This hull was approved as a tournament tow boat by the American Water Ski Association (AWSA) from 1983 (the first year the AWSA certified tow boats) to 1985.
The 1980-1985 hull:
• set a new men’s Slalom Waterski World Record (Bob LaPoint in 1980)
• was chosen to be the official two boat at Cypress Gardens and Marine World (1982)
• pulled MasterCraft’s first Women’s Slalom World Record and new Men’s Tricks and Slalom World Records (1982)
• pulled three World Records – Women’s Tricks, Men’s Freestyle, Men’s Slalom (1984)
• pulled Women’s Tricks World Record (Britt Larsen with 7230 points in 1985)
According to a 1980 World Waterskiing Test and Analysis article (351/PowerSlot):
• “It provides performance and distinctive styling in an exceptional boat…”
• “At all speeds over 20 mph there is such a small wake that most skiers will not notice it is there.”
• “At trick skiing speeds (approximately 15 mph) the wake has a sharp crest …”
• “Manoeuvrability of the wide MasterCraft hull is excellent. It turns sharply, quickly and level. In fact it might be one of the sharpest turning inboard ski boats on the market.”
• “The same bottom design that provides all the favourable wake characteristics make the boat a little rough riding in unfavourable water. Still the ride is an improvement over the original models and is never intolerable.”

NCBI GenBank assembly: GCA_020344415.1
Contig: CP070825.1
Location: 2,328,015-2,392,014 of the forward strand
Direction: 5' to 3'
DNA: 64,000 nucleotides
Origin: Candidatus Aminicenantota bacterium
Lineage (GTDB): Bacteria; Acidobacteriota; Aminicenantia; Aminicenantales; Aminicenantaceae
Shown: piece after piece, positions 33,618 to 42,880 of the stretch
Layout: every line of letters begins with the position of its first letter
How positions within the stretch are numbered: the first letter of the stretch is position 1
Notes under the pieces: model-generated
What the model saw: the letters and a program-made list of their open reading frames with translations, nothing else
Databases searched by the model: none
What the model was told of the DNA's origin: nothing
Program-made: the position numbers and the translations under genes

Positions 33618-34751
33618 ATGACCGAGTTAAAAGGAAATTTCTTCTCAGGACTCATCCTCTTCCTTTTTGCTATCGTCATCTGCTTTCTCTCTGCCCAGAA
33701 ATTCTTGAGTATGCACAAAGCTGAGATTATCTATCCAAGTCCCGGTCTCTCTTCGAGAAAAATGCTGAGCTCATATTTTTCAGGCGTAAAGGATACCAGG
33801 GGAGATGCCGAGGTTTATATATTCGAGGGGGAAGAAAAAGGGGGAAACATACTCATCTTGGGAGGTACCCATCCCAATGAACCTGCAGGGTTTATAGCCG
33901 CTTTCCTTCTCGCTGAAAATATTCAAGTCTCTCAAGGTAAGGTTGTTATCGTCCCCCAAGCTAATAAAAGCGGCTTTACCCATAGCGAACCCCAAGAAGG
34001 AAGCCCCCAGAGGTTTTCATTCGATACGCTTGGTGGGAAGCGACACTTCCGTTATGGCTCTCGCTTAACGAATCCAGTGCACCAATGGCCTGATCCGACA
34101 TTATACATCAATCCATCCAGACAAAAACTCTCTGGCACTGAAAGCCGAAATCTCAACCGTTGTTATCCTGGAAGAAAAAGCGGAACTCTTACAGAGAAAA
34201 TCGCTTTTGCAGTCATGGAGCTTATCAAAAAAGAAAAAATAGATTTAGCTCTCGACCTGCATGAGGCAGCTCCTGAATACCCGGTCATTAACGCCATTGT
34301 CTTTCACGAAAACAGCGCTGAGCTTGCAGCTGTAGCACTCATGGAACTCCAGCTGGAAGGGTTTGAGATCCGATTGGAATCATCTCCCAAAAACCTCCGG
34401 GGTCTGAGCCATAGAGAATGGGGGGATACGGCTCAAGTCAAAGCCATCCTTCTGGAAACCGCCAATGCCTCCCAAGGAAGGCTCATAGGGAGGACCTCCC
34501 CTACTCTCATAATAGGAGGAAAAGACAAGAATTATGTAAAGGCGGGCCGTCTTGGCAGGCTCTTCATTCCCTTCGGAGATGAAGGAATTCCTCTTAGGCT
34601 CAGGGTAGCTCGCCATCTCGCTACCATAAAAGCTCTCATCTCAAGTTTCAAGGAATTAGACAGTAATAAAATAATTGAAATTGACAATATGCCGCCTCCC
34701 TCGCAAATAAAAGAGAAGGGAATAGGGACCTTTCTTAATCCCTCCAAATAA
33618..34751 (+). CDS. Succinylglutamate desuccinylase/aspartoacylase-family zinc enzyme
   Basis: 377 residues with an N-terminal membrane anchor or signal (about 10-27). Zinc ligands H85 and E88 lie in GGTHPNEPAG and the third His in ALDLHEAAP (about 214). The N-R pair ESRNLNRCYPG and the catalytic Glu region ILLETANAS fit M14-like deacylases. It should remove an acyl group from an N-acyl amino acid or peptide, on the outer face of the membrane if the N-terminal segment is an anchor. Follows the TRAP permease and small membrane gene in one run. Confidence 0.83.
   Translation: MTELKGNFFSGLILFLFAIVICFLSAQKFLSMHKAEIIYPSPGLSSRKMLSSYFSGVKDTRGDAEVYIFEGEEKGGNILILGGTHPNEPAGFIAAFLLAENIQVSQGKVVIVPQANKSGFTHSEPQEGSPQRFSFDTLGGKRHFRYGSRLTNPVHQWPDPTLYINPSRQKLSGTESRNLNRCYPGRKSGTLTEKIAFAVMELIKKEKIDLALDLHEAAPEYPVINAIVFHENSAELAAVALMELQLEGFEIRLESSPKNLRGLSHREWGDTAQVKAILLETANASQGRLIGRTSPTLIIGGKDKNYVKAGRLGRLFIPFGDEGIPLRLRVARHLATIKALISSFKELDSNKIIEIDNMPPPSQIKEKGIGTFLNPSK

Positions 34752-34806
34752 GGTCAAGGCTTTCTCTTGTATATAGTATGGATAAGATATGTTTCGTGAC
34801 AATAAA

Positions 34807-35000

According to a 1983 Powerboat Magazine review, the 1983 MasterCraft PowerSlot:
• “I’ve never driven a mid-engine rig that felt smoother and more responsive.“
• “…the hull tracks without transom sway even when the skier is making hard slalom cuts.”
• “…performs better than expected in ruffled conditions, but you can still tell it’s a flat bottom.”
According to some skiers, this hull had a “crisp” trick wake at lower speeds and a soft slalom wake. According to one owner, the 1980-1985 hull, as with the older tournament boats, can be a bit of a challenge to drive in the course - especially with an aggressive short-line skier. However, this owner went on to say that short-line driving in the course can be “learned”, but it is not as easy as with some of the more modern hulls.
/edit (15 Apr 2009) = chine change (1980), 454 ci option (1980), fuel mileage and acceleration (1980), glass windshield (1980), interior features (1980), standard features (1980), optional features (1980), performance review (1980)
/ edit (17 Oct 2009) = 4 degrees deadrise, Nibral prop, transom ski bar (1985), adjustable driver's seat (1985), colour options (1985)